When even the experts are stumped, what chance do I have to navigate the proper course? I suppose  two years ago I would see this as a call to arms, and rally to the fight (or to google). 
Rereading the past few paragraphs, I realize that it sounds pretty bad, desperate even, but that isn't really the whole of what I want to convey by this post.
I think if I write it out, how it really is, it may help me understand it and ultimately banish it or lacking that, perhaps make some kind of peace with it. However I may have lost confidence in myself, I have never, even for a second, even on the worst days, lost confidence in Leo.


I know, that even in pain, he always has a smile to spare for me. I know that even though I feel the failure of being able to smooth his way, he won't stop reaching out to me.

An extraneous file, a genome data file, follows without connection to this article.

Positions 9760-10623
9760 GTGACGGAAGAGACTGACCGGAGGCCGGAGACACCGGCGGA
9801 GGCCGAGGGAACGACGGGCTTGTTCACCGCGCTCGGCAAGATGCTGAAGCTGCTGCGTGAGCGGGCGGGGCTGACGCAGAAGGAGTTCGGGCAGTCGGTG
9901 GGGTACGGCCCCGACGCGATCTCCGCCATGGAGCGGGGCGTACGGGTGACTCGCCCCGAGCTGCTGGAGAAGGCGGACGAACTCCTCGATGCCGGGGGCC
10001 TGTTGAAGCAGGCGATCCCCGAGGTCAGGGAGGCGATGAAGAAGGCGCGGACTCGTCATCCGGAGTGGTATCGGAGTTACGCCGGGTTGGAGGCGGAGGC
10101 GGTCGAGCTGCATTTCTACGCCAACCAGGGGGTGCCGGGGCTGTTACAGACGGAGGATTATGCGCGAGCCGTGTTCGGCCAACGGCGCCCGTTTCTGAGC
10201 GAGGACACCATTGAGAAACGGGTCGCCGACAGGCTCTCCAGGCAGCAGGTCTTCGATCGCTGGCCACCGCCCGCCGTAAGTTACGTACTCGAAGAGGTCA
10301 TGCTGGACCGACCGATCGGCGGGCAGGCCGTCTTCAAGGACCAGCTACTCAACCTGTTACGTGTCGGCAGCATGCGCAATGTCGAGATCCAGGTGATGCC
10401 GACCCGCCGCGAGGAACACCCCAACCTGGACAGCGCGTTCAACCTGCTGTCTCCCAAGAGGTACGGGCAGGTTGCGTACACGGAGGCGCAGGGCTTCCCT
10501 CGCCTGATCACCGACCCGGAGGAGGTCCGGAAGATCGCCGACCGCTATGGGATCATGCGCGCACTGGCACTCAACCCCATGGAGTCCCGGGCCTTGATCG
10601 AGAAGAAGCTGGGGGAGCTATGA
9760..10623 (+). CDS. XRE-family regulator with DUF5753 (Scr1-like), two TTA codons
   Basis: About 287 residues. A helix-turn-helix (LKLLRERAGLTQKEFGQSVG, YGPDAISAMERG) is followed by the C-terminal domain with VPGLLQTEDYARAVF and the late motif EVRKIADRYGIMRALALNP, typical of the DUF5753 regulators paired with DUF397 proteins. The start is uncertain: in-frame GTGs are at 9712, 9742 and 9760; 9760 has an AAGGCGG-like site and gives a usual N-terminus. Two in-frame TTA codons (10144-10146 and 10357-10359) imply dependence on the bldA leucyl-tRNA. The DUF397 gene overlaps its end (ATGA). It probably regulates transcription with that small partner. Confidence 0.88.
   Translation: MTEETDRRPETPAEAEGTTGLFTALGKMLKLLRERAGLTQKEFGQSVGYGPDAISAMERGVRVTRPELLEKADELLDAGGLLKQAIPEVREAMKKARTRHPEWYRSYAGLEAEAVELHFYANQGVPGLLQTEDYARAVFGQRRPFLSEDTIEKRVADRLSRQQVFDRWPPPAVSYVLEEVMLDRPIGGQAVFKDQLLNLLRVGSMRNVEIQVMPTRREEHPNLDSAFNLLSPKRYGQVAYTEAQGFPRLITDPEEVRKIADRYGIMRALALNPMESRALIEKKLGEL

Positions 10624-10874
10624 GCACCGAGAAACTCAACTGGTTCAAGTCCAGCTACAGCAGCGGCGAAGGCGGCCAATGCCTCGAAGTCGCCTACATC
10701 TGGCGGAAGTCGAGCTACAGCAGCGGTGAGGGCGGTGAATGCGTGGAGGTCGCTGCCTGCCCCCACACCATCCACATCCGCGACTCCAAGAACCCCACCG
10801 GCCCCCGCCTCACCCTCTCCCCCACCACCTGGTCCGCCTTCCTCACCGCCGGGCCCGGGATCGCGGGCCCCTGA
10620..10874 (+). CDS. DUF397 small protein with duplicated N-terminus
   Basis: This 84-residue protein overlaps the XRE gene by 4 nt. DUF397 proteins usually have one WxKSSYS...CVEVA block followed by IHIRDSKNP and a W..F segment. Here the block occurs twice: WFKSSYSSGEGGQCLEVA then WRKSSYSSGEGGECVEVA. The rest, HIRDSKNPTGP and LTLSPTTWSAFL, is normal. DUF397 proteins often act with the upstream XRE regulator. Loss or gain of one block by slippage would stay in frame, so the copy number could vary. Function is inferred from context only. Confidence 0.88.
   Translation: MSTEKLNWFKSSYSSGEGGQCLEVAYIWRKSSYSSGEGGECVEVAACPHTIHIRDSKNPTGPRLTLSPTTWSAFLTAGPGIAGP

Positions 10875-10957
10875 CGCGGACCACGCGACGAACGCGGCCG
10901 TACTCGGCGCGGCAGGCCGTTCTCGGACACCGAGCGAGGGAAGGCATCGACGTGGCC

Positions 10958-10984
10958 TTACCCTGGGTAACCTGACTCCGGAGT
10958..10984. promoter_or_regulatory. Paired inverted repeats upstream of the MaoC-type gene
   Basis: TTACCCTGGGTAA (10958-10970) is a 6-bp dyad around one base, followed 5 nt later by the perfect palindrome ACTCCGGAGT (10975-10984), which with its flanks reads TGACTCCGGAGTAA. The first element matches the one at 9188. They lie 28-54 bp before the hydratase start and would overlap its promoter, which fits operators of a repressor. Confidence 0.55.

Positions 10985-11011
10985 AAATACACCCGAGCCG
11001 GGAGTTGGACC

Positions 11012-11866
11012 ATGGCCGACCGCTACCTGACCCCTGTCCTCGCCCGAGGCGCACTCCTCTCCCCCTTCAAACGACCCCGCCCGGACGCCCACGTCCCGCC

I know that regardless of his own heavy burden, he will always try to lighten the burdens of others. He always knows who needs an extra hug or a high five, or even a kiss or two (though kisses he usually reserves for babies and their mommies). 
I know that as much as he hates any medical procedure, he trusts me to keep him safe. That even though I myself give him the meds with mixed feelings and apprehension, he won't spit them out. I know that he thinks the best medicine is for me to kiss his hurt away.
I know that every day he goes to school, that he will walk to his schoolroom without a fuss and looking forward to all the fun activities, but that he will first stand by the window to watch me drive away. 
I know that in this endless parade of monochromatic days of stress and worry, he will always be the gentle light that softens and quietly whispers: have courage little heart, breathe and look to the small things of strength that can, some day, be the foundation of very big things. Have courage little heart, and in all things, and regardless of the dark, keep a gentle light.